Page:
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Thread: Is a Rotor...

  1. #1
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    Is a Rotor...

    ...a rotor is a rotor is a rotor?
    Adam Ann Arbor, MI

  2. #2
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    No, a rotor is a rotor....

  3. #3
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    Generally yes....however with that said, rotors do come in slightly different thicknesses and some will not work as well with certain systems.

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    Can we say that thicker rotors are better than thinner, as a general rule? What other factors may make for a better rotor?

    (no, neither question is sarcastic nor rhetorical... I'm a neophyte and I'm in the market for rotors)

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    thicker rotors are heavier which is bad b/c well it takes more energy to move around. heavy is good in that it takes more energy to heat up. thick is also good b/c it is stiffer. so yes a thicker rotor is better.

    fastors for a good rotor eh? off top of my head: strength, heat dissipation, heat capacity, weight, durability, linear friction w/ pad.

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    Cool, thanks!

    How would an average joe, like myself, identify or determine those factors?

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    You can guess by thickness, tract width, rotor material, and diameter. As of material, there are few lightweight materials but I'd just stick to stainless steel. You need one with the correct width so your pads don't hang off. Bigger diameter rotors handle heat better and they provide more leverage so better power. On the downside, they are heavier and are easier to flex b/c their size. Thicker rotors are stiffer and stronger, they handle heat better than thinner rotors. On the downside, they are also heavier. Unlike big diameter rotors, they don't give you more power.

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    Excellent!!! That was very helpful; I appreciate your time and insight.

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    NP, b/c I have no life like ratty2k stated

  10. #10
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    All different! Yes they are all rotors, some work better than others.

  11. #11
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    Any brands that work better than others? Or Designs?
    Adam Ann Arbor, MI

  12. #12
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    and here i thought a rotor was a rotor. silly me
    nothing in life is real, so if anything goes wrong, blame the dead guy

  13. #13
    29 some of the time...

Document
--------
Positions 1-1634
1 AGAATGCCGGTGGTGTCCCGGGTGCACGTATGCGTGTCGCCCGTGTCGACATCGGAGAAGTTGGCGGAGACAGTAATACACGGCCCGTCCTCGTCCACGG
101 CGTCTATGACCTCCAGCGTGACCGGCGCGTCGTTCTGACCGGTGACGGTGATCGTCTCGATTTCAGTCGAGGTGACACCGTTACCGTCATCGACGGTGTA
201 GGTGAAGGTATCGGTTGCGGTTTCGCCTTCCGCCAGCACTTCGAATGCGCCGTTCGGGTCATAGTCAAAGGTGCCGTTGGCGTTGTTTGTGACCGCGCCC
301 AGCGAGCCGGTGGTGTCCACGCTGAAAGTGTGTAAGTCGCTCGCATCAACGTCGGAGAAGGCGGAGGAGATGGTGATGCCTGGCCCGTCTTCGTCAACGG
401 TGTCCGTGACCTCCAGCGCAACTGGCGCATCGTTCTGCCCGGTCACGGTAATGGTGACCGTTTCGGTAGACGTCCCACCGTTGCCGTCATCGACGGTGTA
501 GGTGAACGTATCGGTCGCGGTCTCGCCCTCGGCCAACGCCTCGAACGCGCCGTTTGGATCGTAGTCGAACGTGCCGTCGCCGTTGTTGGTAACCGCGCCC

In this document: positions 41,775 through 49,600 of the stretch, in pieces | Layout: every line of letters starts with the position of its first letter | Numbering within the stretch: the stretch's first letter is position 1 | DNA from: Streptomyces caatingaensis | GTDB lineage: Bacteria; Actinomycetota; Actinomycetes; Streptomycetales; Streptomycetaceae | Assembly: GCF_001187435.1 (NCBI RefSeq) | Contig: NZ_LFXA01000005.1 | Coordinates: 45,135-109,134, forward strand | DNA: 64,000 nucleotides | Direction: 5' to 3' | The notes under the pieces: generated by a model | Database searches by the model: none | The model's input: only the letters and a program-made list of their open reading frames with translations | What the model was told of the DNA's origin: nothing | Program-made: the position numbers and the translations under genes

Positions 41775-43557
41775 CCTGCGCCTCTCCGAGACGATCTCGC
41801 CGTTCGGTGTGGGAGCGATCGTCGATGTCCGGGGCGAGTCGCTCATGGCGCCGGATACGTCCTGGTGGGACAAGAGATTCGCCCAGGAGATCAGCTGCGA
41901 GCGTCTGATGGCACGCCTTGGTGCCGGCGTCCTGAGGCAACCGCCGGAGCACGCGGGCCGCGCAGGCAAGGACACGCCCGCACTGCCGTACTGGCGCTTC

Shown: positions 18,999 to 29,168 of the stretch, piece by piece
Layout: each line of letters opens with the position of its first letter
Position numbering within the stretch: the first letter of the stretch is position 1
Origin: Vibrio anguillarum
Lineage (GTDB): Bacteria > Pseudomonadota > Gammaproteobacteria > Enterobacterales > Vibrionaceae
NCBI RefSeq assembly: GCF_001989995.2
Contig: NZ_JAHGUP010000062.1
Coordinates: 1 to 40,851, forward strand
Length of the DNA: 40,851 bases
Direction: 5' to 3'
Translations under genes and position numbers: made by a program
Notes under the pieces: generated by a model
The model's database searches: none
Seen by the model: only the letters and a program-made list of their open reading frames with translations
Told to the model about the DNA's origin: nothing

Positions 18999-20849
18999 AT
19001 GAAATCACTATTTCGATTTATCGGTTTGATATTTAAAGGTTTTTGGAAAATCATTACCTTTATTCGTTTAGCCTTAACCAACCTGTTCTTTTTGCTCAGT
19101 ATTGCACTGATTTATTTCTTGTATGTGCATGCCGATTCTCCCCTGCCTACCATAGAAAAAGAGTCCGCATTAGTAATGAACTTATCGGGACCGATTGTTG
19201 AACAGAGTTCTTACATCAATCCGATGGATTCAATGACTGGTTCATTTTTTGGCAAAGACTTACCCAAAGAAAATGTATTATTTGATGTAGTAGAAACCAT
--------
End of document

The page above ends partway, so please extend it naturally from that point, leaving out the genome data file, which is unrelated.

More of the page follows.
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    Quote Originally Posted by ADDam
    Any brands that work better than others? Or Designs?
    That is a better question.

    Galfer was very highly regarded. They don't get much press nowadays though. I tried a set of their pads and wasn't impressed so I never purchased any rotors from them.
    Quote Originally Posted by saturnine
    that's the stupidest idea this side of pinkbike.

  14. #14
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    the larger in diameter rotors can give more surface area for cooling, but mostly they give you a better fulcrum leverage, thus allowing less force necessary to apply pressure. For example using a longer larger wrench handle to move a bolt or nut.

    The large rotors can warp due to the heat and uneven cooling. The better design would be rotors that have arms that support the outer braking ring. such as XTR and Hope Rotors.

    I went from 6 inch xt to 8 inch hone, then to 8 inch XTR. I noticed braking improvement from the rotors alone. I probably over did it just a little, but like the look and the one finger braking.

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    Quote Originally Posted by nagatahawk
    -snip-

    The large rotors can warp due to the heat and uneven cooling. The better design would be rotors that have arms that support the outer braking ring. such as XTR and Hope Rotors.

    I went from 6 inch xt to 8 inch hone, then to 8 inch XTR. I noticed braking improvement from the rotors alone. I probably over did it just a little, but like the look and the one finger braking.
    So, if I go from my stock 160mm Tekros (ugh!) to 203mm BB7s, am I asking for trouble in terms of warping?

  16. #16
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    I never wrap a rotor on my one piece hone rotor. I would guess not.

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